Furthermore, concealing all traces of advanced technology is hard: the hot plasma produced by space rockets is detectable from far away, and even mere computation generates heat which may show up against the cold background of space.
Another explanation which depends on the implausible assumption that all advanced civilisations think and behave the same way is the idea that aliens are already everywhere, but they are concealing themselves from us so as not to “blow our minds”, as David Bowie put it in his 1972 single “Starman”. The same idea is found in the Star Trek series, where it is called the Prime Directive.
Virtual worlds are more fun
You don’t have to be hiding to be invisible. Advanced civilisations might discover that zooming around the galaxy is a lot less enjoyable than hanging out in virtual worlds. Perhaps they convert asteroids, planets, or even stars into computronium, and spend their time in alien versions of World of Warcraft. Once again this depends on a level of convergence in attitudes across the universe which is hard to credit. On Earth, greater wealth generates greater diversity, and there is no reason to think this will cease. More resources seem to beget more varied and weirder buildings and art projects, for example.
One way that the implausible convergence might come about is that beings in virtual worlds discover that no matter how much computronium they have, it is never enough. A joke from the 1990s stated that “hardware giveth, but software taketh away”. However much hardware you have, someone can devise software that will exhaust its capacity. Intelligent beings living in a simulation where they could create copies of themselves might have to be parsimonious. Interstellar travel is not that.
A related idea that appeals to Anders is the aestivation hypothesis, in which intelligent entities living inside computers decide to put themselves on pause for a few billion years until the universe cools down before they stage their main activities, because it will be easier to cool their processors then. Aestivation is the same as hibernation, except that it happens during summer instead of winter.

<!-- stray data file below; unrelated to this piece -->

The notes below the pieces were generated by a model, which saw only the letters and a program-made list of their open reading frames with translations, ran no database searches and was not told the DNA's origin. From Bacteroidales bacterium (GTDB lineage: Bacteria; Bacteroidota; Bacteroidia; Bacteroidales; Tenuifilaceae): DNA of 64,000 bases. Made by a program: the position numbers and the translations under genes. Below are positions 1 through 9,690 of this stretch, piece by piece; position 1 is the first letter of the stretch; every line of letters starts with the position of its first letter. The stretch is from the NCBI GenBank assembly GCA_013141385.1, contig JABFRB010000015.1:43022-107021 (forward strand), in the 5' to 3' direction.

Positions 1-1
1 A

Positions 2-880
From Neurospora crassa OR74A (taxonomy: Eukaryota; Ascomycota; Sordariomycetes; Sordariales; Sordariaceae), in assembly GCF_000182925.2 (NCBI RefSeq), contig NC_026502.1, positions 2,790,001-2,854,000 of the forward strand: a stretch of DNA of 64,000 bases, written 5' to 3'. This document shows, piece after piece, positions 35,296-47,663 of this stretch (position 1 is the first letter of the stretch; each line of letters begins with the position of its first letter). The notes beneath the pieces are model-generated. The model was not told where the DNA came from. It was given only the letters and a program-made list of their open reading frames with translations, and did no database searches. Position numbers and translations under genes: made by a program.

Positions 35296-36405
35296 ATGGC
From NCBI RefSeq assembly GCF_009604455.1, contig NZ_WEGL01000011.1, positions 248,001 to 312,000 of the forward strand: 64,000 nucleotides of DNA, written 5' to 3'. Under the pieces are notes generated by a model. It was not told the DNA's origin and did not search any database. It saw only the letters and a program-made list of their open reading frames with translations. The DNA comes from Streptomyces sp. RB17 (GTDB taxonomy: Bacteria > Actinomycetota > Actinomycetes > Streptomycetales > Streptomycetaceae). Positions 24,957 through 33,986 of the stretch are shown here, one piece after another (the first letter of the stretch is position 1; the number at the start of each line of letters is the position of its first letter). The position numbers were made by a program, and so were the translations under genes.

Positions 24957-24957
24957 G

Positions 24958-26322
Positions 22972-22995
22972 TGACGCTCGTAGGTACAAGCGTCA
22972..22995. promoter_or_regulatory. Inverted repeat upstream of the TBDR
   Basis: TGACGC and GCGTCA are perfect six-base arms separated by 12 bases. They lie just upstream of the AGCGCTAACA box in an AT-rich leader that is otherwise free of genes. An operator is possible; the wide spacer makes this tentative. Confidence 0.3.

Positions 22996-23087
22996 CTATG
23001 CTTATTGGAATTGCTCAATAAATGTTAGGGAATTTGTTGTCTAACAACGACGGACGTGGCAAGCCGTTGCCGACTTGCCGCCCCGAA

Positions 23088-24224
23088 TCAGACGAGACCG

Of course, if the universe’s most advanced civilisations are waiting for the universe to cool down, they would surely take steps to ensure that no-one messes with their server farms while they sleep. In which case, when we start to travel between stars we might get a visit from a galactic AI policeman, telling us to stay put.
The great filter
If none of the explanations which require huge numbers of alien civilisations to think and behave uniformly are true, then one of the values of the Drake equation has to be very low, so as to make the number of intelligent civilisations a low one – perhaps just us. It could be that the formation of new life – or the formation of intelligent life – is very hard. Or it could be that intelligent life always goes extinct for some reason.
If such a filter exists, we should prefer it to be behind us rather than ahead of us. For this reason, Anders’ Oxford colleague Nick Bostrom has argued that we should hope not to find life on Mars, and certainly not traces of intelligent life. (Unless it originated on Earth and got flung to Mars by an asteroid strike – or vice versa.)
Sparse or simulated
Putting all this together, Anders concludes that the most likely explanation for Fermi’s paradox is that we are alone, or almost alone. In which case, we should pay heed to Bowie’s Starman when he tells us not to blow it, because we would be rare and maybe important.
Finally, the Fermi paradox can also be adduced as evidence for the simulation hypothesis, which states that we live in a virtual world created by an advanced intelligence – possibly our own descendants who are simulating their history. It is expensive enough in terms of computronium to simulate this world, or at least the parts of it whose existence you can be confident of. It would be far too expensive to simulate numerous alien civilisations as well.